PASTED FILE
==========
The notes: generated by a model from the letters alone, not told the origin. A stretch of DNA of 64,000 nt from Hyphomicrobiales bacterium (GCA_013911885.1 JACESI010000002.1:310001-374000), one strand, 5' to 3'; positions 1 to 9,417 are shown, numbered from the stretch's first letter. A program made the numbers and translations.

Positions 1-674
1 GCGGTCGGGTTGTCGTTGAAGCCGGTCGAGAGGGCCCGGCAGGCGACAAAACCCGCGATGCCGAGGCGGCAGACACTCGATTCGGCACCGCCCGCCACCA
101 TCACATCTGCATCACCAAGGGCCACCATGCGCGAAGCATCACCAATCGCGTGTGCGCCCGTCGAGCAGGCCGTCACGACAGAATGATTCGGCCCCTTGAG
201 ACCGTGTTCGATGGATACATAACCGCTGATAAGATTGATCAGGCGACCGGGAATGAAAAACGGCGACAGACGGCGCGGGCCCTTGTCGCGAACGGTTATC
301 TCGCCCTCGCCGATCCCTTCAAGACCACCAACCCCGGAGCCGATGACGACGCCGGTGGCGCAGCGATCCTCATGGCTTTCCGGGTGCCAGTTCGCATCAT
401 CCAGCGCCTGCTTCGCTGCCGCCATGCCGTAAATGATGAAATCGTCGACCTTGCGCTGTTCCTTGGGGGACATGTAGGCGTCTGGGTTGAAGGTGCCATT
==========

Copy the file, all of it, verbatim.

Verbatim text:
The notes: generated by a model from the letters alone, not told the origin. A stretch of DNA of 64,000 nt from Hyphomicrobiales bacterium (GCA_013911885.1 JACESI010000002.1:310001-374000), one strand, 5' to 3'; positions 1 to 9,417 are shown, numbered from the stretch's first letter. A program made the numbers and translations.

Positions 1-674
1 GCGGTCGGGTTGTCGTTGAAGCCGGTCGAGAGGGCCCGGCAGGCGACAAAACCCGCGATGCCGAGGCGGCAGACACTCGATTCGGCACCGCCCGCCACCA
101 TCACATCTGCATCACCAAGGGCCACCATGCGCGAAGCATCACCAATCGCGTGTGCGCCCGTCGAGCAGGCCGTCACGACAGAATGATTCGGCCCCTTGAG
201 ACCGTGTTCGATGGATACATAACCGCTGATAAGATTGATCAGGCGACCGGGAATGAAAAACGGCGACAGACGGCGCGGGCCCTTGTCGCGAACGGTTATC
301 TCGCCCTCGCCGATCCCTTCAAGACCACCAACCCCGGAGCCGATGACGACGCCGGTGGCGCAGCGATCCTCATGGCTTTCCGGGTGCCAGTTCGCATCAT
401 CCAGCGCCTGCTTCGCTGCCGCCATGCCGTAAATGATGAAATCGTCGACCTTGCGCTGTTCCTTGGGGGACATGTAGGCGTCTGGGTTGAAGGTGCCATT